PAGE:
Fernando, shall we start with you? Last time out you only missed Q3 in Bahrain by a few tenths of a second and finished only a few seconds away from a points finish. Is that the end of that chapter of McLaren-Honda and does the more competitive chapter begin here this weekend in Spain?
Fernando Alonso: Well, let's hope so. I think in Bahrain we had a nice step and that brought us closer to the Q3 cut-off and also to the points and we need another small step to reach that goal. Obviously it's not what we want, we want to be on the podium and win races, but one step at a time and hopefully here in Barcelona we can see this step, as you said. But we need to see what the others are bringing here to this race. Obviously it's the first European grand prix, which normally everyone brings some good updates, as we do as well, but it's just a matter of which one made the step a little bit bigger.
There was some glowing praise for you in the past week from McLaren boss Ron Dennis, how has that relationship evolved since your return to the team?
FA: It's been great. I have been always very luck to have the support of all my teams and all of my bosses, especially when I am in the team. When I say no to them they change their opinion a bit but that's how the sport runs and I understand but what is important is to be happy with your job, to know and to make sure that your discipline and your professionalism is at the highest level when you are working for a team and that the people who pay you at the end of the month are happy.
Daniil, coming to you. It's been a tough start to your Red Bull Racing career, the car has let you down several times. Is that what's prevented you from getting the most from yourself or is there more to it than that?
Daniil Kvyat: It hasn't been an easy one so far, like you said there have been a few weekends that were quite tricky, for many reasons. We just need to get it right and then we start looking deep into the things and hopefully it will happen very soon.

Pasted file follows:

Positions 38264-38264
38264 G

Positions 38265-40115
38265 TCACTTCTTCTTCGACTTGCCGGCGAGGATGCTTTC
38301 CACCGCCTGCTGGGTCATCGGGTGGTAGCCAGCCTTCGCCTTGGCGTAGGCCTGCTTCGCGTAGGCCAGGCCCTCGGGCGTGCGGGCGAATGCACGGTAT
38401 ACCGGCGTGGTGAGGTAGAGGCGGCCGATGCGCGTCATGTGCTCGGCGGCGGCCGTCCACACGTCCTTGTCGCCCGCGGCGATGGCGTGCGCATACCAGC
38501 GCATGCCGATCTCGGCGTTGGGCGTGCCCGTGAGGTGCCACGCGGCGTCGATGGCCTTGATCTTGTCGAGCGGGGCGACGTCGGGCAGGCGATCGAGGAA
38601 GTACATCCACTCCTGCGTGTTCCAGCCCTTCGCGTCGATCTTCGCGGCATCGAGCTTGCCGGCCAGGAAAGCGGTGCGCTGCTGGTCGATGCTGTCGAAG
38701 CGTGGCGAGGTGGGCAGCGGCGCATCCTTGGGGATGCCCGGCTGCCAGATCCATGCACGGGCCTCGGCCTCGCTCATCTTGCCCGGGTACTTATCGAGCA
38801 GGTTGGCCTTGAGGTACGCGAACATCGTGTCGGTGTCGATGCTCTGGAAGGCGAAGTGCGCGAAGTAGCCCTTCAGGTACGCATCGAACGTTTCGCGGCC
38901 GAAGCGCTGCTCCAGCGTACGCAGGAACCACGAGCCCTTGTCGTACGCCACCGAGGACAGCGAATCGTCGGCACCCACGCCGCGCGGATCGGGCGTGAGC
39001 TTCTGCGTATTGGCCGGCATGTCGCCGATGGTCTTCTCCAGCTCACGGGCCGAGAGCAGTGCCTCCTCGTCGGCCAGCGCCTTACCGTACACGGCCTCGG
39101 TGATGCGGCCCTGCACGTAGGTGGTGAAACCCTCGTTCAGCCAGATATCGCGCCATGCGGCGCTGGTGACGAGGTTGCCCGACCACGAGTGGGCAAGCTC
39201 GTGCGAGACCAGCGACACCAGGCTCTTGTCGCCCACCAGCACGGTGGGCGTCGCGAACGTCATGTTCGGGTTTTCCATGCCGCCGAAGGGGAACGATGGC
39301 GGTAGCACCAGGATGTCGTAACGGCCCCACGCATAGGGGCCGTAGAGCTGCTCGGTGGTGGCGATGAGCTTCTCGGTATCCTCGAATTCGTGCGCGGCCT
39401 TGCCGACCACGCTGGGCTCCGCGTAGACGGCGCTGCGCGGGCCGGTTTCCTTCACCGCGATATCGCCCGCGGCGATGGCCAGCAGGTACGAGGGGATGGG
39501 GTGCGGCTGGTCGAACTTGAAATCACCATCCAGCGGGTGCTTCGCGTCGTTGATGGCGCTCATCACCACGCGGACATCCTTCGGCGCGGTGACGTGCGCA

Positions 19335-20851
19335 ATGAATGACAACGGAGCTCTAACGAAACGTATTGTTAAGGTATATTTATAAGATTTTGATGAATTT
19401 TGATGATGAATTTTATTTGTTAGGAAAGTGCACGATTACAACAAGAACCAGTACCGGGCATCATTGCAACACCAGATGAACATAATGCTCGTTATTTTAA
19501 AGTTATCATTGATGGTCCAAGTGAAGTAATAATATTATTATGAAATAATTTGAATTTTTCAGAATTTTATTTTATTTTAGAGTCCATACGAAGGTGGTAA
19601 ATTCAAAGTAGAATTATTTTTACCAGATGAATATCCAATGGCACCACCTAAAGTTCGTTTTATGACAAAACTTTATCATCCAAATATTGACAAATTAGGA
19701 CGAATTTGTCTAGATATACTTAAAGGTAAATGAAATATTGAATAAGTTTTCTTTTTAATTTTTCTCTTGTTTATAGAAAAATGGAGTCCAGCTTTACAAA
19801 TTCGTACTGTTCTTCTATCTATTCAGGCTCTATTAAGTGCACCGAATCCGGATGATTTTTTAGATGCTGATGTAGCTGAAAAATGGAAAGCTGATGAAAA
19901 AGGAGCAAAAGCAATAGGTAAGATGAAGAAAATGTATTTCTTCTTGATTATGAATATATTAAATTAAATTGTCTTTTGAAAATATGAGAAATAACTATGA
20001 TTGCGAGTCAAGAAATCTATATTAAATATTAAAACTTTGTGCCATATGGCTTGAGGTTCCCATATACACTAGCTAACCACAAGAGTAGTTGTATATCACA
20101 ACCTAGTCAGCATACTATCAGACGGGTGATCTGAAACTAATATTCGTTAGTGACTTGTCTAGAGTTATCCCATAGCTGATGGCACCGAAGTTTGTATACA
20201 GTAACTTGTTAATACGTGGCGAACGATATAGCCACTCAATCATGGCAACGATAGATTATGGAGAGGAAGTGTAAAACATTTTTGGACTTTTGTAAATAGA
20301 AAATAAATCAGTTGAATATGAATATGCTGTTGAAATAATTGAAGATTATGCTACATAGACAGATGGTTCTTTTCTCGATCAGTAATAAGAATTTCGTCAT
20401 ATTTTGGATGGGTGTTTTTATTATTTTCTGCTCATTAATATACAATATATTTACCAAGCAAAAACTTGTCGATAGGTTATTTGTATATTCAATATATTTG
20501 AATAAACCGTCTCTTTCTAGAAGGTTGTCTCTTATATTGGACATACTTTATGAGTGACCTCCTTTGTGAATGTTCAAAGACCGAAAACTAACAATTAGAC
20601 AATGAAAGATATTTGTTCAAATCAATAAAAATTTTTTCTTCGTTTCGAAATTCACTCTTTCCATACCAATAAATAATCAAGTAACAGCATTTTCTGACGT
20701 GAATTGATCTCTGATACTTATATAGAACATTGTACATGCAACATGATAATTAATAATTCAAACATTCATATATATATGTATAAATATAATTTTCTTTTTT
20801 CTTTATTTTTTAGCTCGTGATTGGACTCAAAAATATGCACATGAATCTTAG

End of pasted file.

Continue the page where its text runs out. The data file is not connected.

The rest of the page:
So what goals have you and the team set yourselves for recovery going forward?
DK: No real goals to be honest. We just try to take the best out of the package that we have, we try to extract everything and then we see where we are. No particular goals or anything like that.
Thank you for that. Coming to you Felipe, four races in, a fifth place among four top-12 finishes for you and 14 points on the board. How satisfied are you with the opening phase of your debut season?
Felipe Nasr: I'm quite happy with it. It's been a good first four races. We have been maximizing our opportunities in these early stages of this championship, but I expect things to become more difficult as we move on. We know our limitations; we know what we can do. So far I think the team gave me enough preparation and I think I was ready to take those chances early on.
As you say, Sauber have obviously capitalized on their early-season form and reliability. What lies ahead then do you think in this next phase of the season, up to the summer break, in terms of development and being able to fight, to continue to fight, for points finishes?
FN: Well, Barcelona is always a good picture to see where everybody is sitting and it's not going to be any different I would say in the way that we are also bringing a few updates on the car but we don't know how big is this step compared to our main competitors and we just have to capitalise on these opportunities we have when they show up. It's never easy to be in those points, so any points really matter for us. Let's see. We were quite good in testing here in Barcelona, so it's one for me to look forward to.
Roberto, coming to you: How do you sum up the first four race weekends with Manor this season and what are your feeling on a home race as a Formula One race?
Roberto Merhi: Yeah, obviously the first race we could not race in Melbourne. Then we did Malaysia, which was my first grand prix and was a great experience, it was good for us, for the team. It was really important to finish the race there. Obviously after that we did Shanghai and Bahrain and I think Shanghai was quite OK, in Bahrain I was struggling a little bit. All the tracks I raced were new for me, I never drove on those tracks and now coming here to Barcelona, it's the first track I know in the world championship and I am quite confident to do a good result and to have a strong pace in this race and I am quite happy to race here at my 'house'. I think it's going to be a good race and also the first normal track I would say in the calendar because Barcelona is a normal track with a good combination of corners, with a very slow last sector. Then we can know better about the car and also push more the limit here.